RALEIGH – According to the US Census Bureau, Americans of Filipino origin had a median household income of just over $ 100,000 in 2019. The median household income of White Americans that year was around 66,000. dollars.
Based on these two facts, should we conclude that our society is largely biased in favor of Filipino immigrants, or Americans whose ancestors once immigrated from the Philippines? Should we draw the same conclusion about Americans with ancestral ties to India (their median household income is $ 136,000), China ($ 85,000) or Nigeria ($ 69,000)?
No, we shouldn’t. It would be an exercise in bad math and faulty logic. Differences in household income or other measures between ethnic groups have many potential explanations. Cultures, traditions and family structures vary. Education levels and labor force participation rates vary. Payment models vary. Preferences vary.
If you’re with me so far, you probably don’t agree with a key tenet of critical race theory. Brought together in the 1980s and 1990s from disparate currents of Marxist and postmodern thought, Critical Race Theory seeks to explain disparities in income, wealth, educational attainment, and other measures as primarily the product of discriminatory social structures rather than individual choices.
Its parent idea, Critical Theory, was concocted by mid-twentieth-century Marxist intellectuals following the disillusionment of revolutionary socialism as practiced behind the Iron Curtain. Some academics and activists began to apply their new ideas to the justice system, resulting in critical legal studies. Others concluded that earlier Marxist analysis had focused too much on class at the expense of other structures of oppression, developing a critical theory of race (and even narrower and more esoteric applications) not just as an approach. of radical scholarship, but also as a guide to radical politics. action.
What does all of this have to do with the conversation about public policy in North Carolina? A lot – unfortunately.
Do you believe in diversity, equity and inclusion? Me too, at least when the terms are properly defined. Surrounding yourself with people of different perspectives and backgrounds is often good for you. It can strengthen organizations and teams. I also believe that people should be treated fairly, that they should not be discriminated against on the basis of race, ethnicity or other characteristics that have nothing to do with doing a job well. . And I think it’s better to include, not exclude. You do not agree?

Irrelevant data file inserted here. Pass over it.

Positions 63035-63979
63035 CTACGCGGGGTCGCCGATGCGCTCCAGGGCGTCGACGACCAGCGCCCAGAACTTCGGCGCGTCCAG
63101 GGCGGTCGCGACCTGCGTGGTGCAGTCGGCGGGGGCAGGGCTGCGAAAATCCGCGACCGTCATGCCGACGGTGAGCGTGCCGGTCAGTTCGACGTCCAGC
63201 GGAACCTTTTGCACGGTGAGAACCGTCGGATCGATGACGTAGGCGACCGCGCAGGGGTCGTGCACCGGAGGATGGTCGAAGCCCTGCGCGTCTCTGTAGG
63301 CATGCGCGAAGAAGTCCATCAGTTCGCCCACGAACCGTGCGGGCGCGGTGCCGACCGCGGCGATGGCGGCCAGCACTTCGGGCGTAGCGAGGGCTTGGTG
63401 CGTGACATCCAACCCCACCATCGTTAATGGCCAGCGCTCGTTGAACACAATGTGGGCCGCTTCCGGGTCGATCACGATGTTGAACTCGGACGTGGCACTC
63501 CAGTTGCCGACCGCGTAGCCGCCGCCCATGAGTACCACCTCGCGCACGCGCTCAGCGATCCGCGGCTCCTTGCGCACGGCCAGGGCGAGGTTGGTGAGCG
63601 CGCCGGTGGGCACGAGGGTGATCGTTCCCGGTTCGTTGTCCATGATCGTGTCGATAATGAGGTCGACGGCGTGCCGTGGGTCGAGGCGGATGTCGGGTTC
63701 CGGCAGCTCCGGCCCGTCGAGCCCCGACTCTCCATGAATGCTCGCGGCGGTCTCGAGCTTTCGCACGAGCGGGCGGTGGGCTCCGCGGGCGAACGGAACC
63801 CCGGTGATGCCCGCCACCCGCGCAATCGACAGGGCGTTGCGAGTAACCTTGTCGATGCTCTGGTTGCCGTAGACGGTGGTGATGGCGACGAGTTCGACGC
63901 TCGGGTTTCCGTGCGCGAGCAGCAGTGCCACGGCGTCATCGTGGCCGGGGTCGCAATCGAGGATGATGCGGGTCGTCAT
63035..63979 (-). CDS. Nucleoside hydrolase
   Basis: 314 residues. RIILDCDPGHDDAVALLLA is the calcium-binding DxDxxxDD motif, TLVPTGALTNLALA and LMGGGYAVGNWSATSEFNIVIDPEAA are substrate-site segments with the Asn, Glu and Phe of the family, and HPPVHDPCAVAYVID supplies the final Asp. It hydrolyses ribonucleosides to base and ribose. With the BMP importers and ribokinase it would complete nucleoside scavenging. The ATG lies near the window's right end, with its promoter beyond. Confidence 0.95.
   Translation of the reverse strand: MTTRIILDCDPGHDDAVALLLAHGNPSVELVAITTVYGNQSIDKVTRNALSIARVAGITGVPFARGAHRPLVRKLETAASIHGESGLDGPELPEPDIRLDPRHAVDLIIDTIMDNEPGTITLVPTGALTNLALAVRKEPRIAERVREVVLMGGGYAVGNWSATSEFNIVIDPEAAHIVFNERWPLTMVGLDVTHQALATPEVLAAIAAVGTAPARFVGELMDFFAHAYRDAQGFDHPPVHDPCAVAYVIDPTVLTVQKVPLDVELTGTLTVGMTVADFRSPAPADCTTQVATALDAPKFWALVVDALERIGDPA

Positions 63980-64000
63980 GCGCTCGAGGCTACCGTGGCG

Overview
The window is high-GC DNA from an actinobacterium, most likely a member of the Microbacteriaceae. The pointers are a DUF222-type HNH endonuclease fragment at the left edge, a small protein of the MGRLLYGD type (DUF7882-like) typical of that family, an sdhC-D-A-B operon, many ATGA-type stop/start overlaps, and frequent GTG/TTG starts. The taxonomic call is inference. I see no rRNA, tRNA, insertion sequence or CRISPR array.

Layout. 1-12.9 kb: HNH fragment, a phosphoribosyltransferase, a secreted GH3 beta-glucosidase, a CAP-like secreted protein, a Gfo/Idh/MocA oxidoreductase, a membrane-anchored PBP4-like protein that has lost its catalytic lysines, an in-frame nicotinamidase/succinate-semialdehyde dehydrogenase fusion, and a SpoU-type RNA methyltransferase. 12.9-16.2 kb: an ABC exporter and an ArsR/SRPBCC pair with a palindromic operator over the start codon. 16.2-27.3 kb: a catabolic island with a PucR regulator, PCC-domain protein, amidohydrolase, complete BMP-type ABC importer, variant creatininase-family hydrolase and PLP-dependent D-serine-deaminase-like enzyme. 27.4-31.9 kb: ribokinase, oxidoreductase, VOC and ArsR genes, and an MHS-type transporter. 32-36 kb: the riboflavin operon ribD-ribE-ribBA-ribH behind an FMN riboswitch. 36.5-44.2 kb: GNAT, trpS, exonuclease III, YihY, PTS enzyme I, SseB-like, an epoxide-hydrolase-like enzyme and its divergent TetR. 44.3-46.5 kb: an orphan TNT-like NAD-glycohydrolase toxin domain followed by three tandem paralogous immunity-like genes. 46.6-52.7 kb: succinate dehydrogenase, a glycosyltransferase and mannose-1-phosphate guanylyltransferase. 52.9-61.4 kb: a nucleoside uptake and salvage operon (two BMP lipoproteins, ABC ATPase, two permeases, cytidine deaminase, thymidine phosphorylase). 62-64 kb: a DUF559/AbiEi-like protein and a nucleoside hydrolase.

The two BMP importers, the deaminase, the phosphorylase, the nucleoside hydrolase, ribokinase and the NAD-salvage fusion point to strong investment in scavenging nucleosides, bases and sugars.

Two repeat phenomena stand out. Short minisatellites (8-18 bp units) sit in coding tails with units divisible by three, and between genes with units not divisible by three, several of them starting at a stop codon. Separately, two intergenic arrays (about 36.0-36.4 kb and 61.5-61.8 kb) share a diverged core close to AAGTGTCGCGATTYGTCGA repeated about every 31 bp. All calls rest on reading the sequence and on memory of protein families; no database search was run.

These beliefs are sadly not what the current diversity, equity and inclusion movement is aiming for. Much of this is critical racial theory rigorously and sometimes ruthlessly applied to workplaces, government, philanthropy, and the social sector. It assumes that statistical disparities must be the product of discriminatory practices and attitudes deeply rooted in our social structures. Therefore, he sees the use of discriminatory practices and attitudes as the only appropriate response.
Let me explain this last point more clearly. If the disparities in outcomes are sufficient evidence of systemic racism and other forms of structural oppression, then the only way to know if the oppression has been dismantled would be for those disparities to disappear. The logical goal must be equality of results, not just equal opportunities. If this requires continued discrimination against âprivilegedâ groups – racial and ethnic preferences in hiring, contracting and higher education, for example – so be it.
It just doesn’t make sense. It is based on simplistic and easily discredited analysis, and uses crude tools such as “implicit bias” tests that are both methodologically unhealthy and very destructive of real human relationships.
Still, I would pay little attention to critical race theorists if they limited their nonsense to barely reading newspapers and attending classes little. In a free society we all have the same right to be wrong.
But critical race theory has now spread far beyond the cloister. Its advocates seek to transform corporate governance, our justice system and the curriculum in our public schools. Its assumptions are incompatible with freedom, liberal education and equality before the law. These assumptions must be fully revealed, clearly understood and relentlessly opposed.
John Hood is a columnist for the Carolina Journal and author of the upcoming novel Mountain Folk, a fantasy story set during the American Revolution (MountainFolkBook.com).